Higher education or House Arrest? Inside University’s lockdown generation.
Evil, careless and selfish: What it’s like to be one of the UK’s most hated students.
It’s supposed to be the most liberating experience of your life. The freedom, the social life, the chance to start afresh. Yet for generation COVID, everything is different, yet nothing has changed.
Different because, like many teenagers settling into their courses, I feel as if I’m at university in name only. With Zoom lectures becoming the furthest we’re allowed out of our rooms, and caught in a surge of Covid-19 cases amongst the young: can it really get much worse?
Already Universities are beginning to see the inevitable consequence of mixing thousands of 18-year-olds in one location: socialising. There’s no point pretending otherwise, it was very clearly going to happen - and the universities that fared best are the ones that embraced this inevitability and hosted Covid-safe events for social-hungry students to dig in to. In contrast, many universities somehow believed that a few lines in a rulebook would not only dissuade young people from unsafe socialising, but socialising at all.
Universities such as Oxford Brookes (which, for disclosure’s sake, is where I’m studying) have come under fire nationwide after a video leaked of a 100 person block party with no social distancing to be seen.
Of course, the local Oxford Mail was only too happy to lambast the students, slurring us all as “selfish”. Minutes later, the Mail lurched back for seconds. Preying on the blood of the University press office, which was in the process of drafting a statement threatening gathering students with expulsion, a snarky Oxford Mail editorial entitled “an apology on behalf of Oxford Brookes students” was published, once again demonising ‘students’ for not apologising - despite not making it clear who they expected this apology from or allowing any measure of time for it to be issued. “By acting in this way” the Mail prescribes, “they have increasing (sic) the risk of spreading the Coronavirus... if they're not sorry, they damn well should be”. The passive-aggressive and inaccurate nature of the faux-apology isn’t misplaced from a newspaper that claims its entire twitter following of 74,000 reads its newspaper every day.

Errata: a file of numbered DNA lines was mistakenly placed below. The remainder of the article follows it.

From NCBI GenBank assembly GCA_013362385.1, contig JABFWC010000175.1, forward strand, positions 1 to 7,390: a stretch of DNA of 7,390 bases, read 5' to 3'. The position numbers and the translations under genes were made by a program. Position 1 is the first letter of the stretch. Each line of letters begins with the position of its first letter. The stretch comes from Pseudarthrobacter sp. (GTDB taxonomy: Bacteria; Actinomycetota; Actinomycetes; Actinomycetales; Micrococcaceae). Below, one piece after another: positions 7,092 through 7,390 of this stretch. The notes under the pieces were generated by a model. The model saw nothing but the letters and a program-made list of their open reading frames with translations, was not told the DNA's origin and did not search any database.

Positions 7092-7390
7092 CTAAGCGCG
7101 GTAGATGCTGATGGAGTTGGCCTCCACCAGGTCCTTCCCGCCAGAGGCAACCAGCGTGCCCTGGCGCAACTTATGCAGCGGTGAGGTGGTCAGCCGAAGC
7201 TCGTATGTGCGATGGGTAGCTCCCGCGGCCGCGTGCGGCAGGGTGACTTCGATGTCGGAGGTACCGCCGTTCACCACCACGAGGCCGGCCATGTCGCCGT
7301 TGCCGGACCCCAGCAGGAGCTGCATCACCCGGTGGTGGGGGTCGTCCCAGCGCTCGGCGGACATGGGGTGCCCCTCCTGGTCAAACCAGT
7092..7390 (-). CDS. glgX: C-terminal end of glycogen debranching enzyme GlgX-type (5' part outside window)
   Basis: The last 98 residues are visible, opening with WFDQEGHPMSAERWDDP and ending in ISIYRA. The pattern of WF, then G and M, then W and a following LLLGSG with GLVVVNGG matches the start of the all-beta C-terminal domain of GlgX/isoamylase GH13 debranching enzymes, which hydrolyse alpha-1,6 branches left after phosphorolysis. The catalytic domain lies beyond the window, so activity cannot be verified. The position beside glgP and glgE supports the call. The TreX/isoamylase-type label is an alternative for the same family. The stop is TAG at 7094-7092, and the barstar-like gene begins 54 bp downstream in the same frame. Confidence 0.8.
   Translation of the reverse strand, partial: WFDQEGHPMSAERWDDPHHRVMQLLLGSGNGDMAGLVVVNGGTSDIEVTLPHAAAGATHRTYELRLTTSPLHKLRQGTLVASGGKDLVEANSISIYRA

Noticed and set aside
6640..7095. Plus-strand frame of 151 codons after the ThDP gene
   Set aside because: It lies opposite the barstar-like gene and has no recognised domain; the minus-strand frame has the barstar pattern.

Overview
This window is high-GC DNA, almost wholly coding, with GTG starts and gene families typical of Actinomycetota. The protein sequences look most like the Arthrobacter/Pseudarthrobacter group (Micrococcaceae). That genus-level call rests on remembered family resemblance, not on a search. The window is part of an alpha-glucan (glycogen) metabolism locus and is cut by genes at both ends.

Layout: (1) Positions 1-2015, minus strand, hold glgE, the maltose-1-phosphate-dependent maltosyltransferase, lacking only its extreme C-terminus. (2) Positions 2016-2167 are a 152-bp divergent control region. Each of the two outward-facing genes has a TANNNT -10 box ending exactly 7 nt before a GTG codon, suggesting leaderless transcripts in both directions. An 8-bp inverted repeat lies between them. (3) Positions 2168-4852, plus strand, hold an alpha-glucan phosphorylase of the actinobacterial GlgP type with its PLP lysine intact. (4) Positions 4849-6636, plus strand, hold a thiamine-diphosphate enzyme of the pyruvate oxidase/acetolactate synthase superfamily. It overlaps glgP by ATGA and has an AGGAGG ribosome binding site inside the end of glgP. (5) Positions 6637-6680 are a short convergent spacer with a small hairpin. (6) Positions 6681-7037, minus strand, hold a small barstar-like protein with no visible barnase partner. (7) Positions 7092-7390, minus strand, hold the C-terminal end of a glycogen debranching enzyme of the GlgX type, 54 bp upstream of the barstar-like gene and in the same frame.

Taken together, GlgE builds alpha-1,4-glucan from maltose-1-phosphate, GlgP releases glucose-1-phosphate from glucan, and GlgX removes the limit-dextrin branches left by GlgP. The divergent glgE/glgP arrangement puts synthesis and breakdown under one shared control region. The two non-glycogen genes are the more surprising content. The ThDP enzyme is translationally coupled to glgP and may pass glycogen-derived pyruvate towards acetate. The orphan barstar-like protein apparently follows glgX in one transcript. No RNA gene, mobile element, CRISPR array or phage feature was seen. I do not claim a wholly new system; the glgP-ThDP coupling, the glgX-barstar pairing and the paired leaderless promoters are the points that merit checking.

Seriously, do they want me to apologise? I’ve barely been outside, save for trips to Tesco and the launderette, and yet I’m to believe I’m a selfish, morally reprehensible Covid risk who’s dead set on drastically reducing Oxford’s elderly population. If the Oxford Mail needs an apology from me then here it is: I’m sorry your newspaper has been reduced to predefining all students as evil - despite the vast majority complying (as the Mail put it) “painstakingly” with regulations. It’s worth noting at this point that I offered, twice, to write a defence of evil Brookes students for the Oxford Mail. They didn’t reply.
However, the national outcry about Brookes Students’ flouting has fizzled out dramatically. Tougher enforcement of fines as well as the use of police - who at times have used flash-bang grenades on students (something the Oxford Mail has declined to report on) - has pulverised any chance of a forbidden mass gathering, much to the likely disgust of the Oxford Mail.
The truth is that this could have been avoided through the use of COVID-safe events such as those put on by Surrey University, which provided a location for responsible socialising and the attractive prospect of a film night. Yet, because nobody can agree on what a ‘safe’ gathering is, the university has felt the backlash too. Their decision to actually provide in-person events as opposed to soulless online meet and greets has likely prevented more virus cases than it may have caused; if students were left to their own devices, many would have attended house parties with no safety measures whatsoever. Whilst not a positive reflection on students, pretending the problem goes away with a few new clauses in the university rulebook amounts to a serious dereliction of duty.
For universities that went “cold turkey” in freshers week, the natural reaction has been catastrophic. In Glasgow, teenagers hid in cupboards to avoid police after an illegal party was raided. As a result, 600 students have been required to self-isolate after 124 positive cases.
Further north in St Andrews, a mock air raid siren was played across campus by students poking fun at the Scottish University’s ‘voluntary’ 7pm curfew. Yet its the lack of regulated events that’s pushed students to the other end of the spectrum, with four students testing positive following an illegal house party, sparking panic nationwide over the safety of campuses.
So back to the liberation. Or lack thereof. At times, these first two weeks have felt like house arrest more than higher education. What universities fail to grasp, and what the government seemingly doesn’t want to, is that the more students find themselves subject to draconian restrictions, the more they’ll find ways around them. And does that really help anyone?